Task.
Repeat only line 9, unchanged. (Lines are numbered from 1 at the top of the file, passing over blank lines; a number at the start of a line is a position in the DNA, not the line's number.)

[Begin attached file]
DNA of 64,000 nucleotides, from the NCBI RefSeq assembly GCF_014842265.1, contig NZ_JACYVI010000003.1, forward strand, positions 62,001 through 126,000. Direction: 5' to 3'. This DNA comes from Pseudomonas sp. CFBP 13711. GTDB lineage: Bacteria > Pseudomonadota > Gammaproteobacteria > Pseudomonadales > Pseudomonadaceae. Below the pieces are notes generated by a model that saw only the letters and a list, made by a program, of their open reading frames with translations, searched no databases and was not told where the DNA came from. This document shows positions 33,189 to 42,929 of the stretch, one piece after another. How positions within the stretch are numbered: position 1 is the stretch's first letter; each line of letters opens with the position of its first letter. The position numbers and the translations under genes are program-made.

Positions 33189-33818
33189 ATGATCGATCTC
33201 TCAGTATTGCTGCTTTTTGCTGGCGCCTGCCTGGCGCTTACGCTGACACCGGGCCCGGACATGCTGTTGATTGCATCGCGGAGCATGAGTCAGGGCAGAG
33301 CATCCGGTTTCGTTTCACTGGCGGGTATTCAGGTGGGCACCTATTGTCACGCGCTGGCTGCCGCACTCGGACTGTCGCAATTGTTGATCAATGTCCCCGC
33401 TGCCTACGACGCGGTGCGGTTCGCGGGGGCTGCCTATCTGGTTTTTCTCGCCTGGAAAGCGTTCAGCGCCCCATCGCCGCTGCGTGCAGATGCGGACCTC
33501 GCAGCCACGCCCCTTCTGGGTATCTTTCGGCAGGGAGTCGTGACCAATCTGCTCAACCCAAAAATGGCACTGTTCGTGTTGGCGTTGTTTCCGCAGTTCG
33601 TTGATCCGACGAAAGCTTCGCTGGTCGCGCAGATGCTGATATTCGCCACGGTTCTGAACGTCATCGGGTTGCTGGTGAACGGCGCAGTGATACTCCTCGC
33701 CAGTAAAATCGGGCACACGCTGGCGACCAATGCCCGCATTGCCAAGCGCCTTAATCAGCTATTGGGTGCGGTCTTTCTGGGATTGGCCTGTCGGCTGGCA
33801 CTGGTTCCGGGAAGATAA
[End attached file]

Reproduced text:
33701 CAGTAAAATCGGGCACACGCTGGCGACCAATGCCCGCATTGCCAAGCGCCTTAATCAGCTATTGGGTGCGGTCTTTCTGGGATTGGCCTGTCGGCTGGCA